Grieve rather dismisses as “beside the point” Mill’s having made “much of the workers’ readiness to spend” (2016, p. 340) out of their incomes. But Mill’s confidence in the workers’ readiness to spend derives from the basic fact that to spend their incomes is the reason people seek employment or produce: “[C]onsumption never needs encouragement. … The person who saves his income is no less a consumer than he who spends it: he consumes it in a different way; it supplies food and clothing to be consumed, tools and materials to be used, by productive labourers. … To produce, implies that the producer desires to consume; why else should he give himself useless labour?” (Mill  1968, pp. 48−49).Footnote 1
Mill explains that wages are paid to labor, equipment is purchased or rented, landlords receive rents, and materials producers are paid. Besides, the savers from whom capital is borrowed are paid interest, while producers earn profits. All these incomes are spent either for immediate enjoyment (including the liquidity services of money) or lent at interest for future enjoyment: “A part of the motive for saving consists in the prospect of deriving an income from savings; in the fact that capital, employed in production, is capable of not only reproducing itself but yielding an increase” (Mill Reference Mill and Robson1965, 2, p. 161).
Grieve further misrepresents Mill as having limited only to commercial crisis “investment [being] subject to risk and uncertainty” (Grieve Reference Grieve2016, p. 345). But Mill argues that expectation of profits, not their guarantee, is what motivates entrepreneurs to undertake the “risk and trouble” of production; see, for example, Mill (1965, 2, pp. 402−403; and  1968, pp. 107−115). Furthermore, Mill recognizes that “the future presents nothing which can be with certainty either foreseen or governed” ( 1974, p. 24n3). Yet, Grieve repeats Keynes’s (1926, p. 24n2) misrepresentation of the proponents of Say’s Law, including Mill, of not being cognizant of uncertainty in the expectation of entrepreneurs’ profits, let alone commodity demand in the marketplace.
Grieve compounds his misrepresentation of Mill’s analysis by attributing to him the belief that “full recovery from a commercial crisis is automatic and quick” and that a commercial crisis is “self-correcting” (Grieve Reference Grieve2016, p. 348). But in Mill’s analysis, money (specie) is produced by the mint; the Bank of England notes were also backed 100% by gold bullion. Thus, a commercial crisis that results in an excess demand for money would create depressed commodity prices, increased nominal interest rates, and increased unemployment for as long as the excess money demand persisted: “If extra currency were not forthcoming to make … payments … money … must be withdrawn from the market for commodities, and prices, consequently, must fall. An increase of the circulating medium, conformable in extent and duration to the temporary stress of business, does not raise prices, but merely prevents this fall” (Mill Reference Mill and Robson1965, 3, p. 516; my italics). In a modern economy, a central bank’s money supply does not respond automatically to variations in its demand. Besides, Mill also did not argue that the eroded confidence in a commercial crisis automatically and quickly restores itself.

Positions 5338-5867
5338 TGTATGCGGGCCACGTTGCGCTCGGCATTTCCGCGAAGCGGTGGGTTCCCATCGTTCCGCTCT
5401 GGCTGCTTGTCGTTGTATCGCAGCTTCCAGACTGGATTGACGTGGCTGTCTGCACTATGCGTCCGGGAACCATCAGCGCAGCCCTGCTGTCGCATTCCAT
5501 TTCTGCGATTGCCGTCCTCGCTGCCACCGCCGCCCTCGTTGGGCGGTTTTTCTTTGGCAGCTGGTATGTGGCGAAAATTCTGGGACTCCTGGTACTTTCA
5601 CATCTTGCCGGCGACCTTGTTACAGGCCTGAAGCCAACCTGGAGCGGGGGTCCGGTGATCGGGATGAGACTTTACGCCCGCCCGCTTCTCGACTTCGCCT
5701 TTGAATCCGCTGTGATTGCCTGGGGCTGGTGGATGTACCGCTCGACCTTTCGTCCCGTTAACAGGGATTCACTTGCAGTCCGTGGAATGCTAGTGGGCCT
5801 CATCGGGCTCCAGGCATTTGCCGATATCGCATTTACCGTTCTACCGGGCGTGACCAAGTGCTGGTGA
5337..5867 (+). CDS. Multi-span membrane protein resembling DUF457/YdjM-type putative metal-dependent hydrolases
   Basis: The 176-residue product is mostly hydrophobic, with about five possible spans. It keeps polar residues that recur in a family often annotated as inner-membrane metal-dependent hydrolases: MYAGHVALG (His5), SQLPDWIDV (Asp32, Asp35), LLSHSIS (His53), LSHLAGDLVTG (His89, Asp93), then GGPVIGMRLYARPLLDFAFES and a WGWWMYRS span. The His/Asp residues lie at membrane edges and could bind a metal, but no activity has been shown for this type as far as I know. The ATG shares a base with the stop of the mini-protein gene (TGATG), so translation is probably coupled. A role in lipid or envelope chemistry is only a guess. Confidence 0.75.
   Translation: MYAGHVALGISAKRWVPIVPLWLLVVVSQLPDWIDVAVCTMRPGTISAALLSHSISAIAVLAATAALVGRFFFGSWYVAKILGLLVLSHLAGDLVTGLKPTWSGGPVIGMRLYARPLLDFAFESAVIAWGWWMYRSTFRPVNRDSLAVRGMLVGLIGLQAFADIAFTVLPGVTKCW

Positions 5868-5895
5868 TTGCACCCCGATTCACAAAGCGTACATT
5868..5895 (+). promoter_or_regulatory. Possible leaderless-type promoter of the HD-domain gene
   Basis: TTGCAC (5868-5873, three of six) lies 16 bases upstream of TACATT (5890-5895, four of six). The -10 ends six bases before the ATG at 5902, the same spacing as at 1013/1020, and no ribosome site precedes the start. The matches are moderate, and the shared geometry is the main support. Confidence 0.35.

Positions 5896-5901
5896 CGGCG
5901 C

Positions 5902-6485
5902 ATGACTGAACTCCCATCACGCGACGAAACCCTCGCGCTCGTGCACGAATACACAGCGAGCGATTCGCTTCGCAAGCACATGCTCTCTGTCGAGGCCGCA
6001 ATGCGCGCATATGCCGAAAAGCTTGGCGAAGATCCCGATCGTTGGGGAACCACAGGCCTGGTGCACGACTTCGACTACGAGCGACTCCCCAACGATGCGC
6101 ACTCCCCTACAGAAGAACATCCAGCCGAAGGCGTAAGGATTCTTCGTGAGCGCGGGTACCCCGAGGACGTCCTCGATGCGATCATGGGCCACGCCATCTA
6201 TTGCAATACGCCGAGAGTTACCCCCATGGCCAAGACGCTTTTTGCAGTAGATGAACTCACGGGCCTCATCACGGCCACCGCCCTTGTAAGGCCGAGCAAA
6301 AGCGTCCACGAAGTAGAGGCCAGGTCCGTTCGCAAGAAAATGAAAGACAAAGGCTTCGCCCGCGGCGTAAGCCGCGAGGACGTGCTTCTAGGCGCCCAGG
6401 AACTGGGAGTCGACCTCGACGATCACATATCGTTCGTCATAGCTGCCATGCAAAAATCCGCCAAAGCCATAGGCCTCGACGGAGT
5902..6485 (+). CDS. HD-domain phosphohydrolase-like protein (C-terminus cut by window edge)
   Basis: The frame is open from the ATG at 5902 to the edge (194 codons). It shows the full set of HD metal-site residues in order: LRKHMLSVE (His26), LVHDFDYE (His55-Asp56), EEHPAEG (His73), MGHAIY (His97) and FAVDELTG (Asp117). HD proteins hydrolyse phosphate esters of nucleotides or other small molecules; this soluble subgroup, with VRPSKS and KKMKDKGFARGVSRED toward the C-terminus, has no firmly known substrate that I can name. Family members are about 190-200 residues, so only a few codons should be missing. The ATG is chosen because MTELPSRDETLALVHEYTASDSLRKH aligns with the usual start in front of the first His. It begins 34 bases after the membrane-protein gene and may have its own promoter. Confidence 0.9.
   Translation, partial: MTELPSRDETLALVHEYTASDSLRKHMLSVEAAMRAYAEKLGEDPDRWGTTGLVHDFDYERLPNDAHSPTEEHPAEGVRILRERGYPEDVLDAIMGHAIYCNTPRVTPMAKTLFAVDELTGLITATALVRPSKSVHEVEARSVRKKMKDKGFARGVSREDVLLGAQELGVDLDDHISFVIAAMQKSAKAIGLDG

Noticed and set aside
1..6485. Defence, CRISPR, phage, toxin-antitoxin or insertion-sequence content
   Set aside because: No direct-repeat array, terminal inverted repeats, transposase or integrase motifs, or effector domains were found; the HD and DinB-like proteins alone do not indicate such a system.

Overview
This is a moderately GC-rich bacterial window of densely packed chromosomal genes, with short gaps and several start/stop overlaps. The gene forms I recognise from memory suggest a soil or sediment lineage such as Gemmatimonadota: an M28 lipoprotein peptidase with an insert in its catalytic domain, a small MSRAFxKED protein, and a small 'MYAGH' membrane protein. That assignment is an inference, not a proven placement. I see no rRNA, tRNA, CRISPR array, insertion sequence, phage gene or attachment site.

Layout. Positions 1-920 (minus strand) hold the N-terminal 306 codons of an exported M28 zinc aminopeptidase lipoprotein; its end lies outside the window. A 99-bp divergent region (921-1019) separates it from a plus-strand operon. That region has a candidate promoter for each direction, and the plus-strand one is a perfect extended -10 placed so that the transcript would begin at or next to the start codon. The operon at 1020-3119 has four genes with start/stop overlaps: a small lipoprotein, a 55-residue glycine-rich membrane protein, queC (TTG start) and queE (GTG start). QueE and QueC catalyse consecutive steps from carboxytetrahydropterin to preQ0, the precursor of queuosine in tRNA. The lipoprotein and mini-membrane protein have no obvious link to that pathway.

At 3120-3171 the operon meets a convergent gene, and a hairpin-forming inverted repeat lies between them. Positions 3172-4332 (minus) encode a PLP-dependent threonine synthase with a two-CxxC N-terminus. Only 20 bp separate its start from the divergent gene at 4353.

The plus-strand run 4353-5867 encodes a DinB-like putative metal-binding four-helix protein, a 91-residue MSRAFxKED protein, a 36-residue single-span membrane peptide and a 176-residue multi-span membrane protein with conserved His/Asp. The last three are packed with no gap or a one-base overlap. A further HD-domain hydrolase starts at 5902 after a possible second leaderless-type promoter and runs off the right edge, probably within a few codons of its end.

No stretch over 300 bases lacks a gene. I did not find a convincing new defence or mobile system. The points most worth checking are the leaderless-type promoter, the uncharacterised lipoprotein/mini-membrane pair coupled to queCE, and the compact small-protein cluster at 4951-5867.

Mill summarizes, in “Of the Influence of Consumption on Production,” the explanations of the impossibility of an overproduction of all commodities, including money, in the law of markets by Jean-Baptiste Say, James Mill, and David Ricardo thus: “Nothing is more true than that it is produce which constitutes the market for produce, and that every increase in production, if distributed without miscalculation among all kinds of produce in the proportion which private interest would dictate, creates, or rather constitutes, its own demand” ( 1968, p. 73; italics added); see also Mill (1965, 3, pp. 570−576). Keynes ( 1974, p. 25) misrepresents the explanation as “Supply creates its own Demand,” and Grieve repeats the same: “Mill categorically asserted that production in itself guarantees a corresponding demand for goods” (pp. 337, 348; my italics). He is oblivious to Mill’s explanation that “the calculations of producers and traders being of necessity imperfect, there are always some commodities which are more or less in excess, as there are always some which are in deficiency” (Mill  1968, p. 67).
III. GRIEVE’S MISUNDERSTANDINGS OF MILL
Grieve appears not to have understood Mill’s explanation that all the money, one of the commodities produced in a monetary economy, is always held by income earners and producers. Rather, Grieve recognizes the existence of money’s demand (to hold) only during periods of commercial crisis: “Mill did allow the possibility of agents’ holding on to money in times of crisis” (2016, p. 333; see also pp. 345 and 347). But in explaining the effect of money on commodity prices, Mill considers money’s supply as only the “quantity of it which people are wanting to lay out; that is, all the money they have in their possession, except what they are hoarding, or at least keeping by them as a reserve for future contingencies” (Mill Reference Mill and Robson1965, 3, p. 509). Indeed, households spend their net incomes in three ways: (a) purchasing goods and services for immediate enjoyment (consumption), (b) purchasing interest- or dividend-earning assets (saving), and (c) acquiring money (cash) to hold.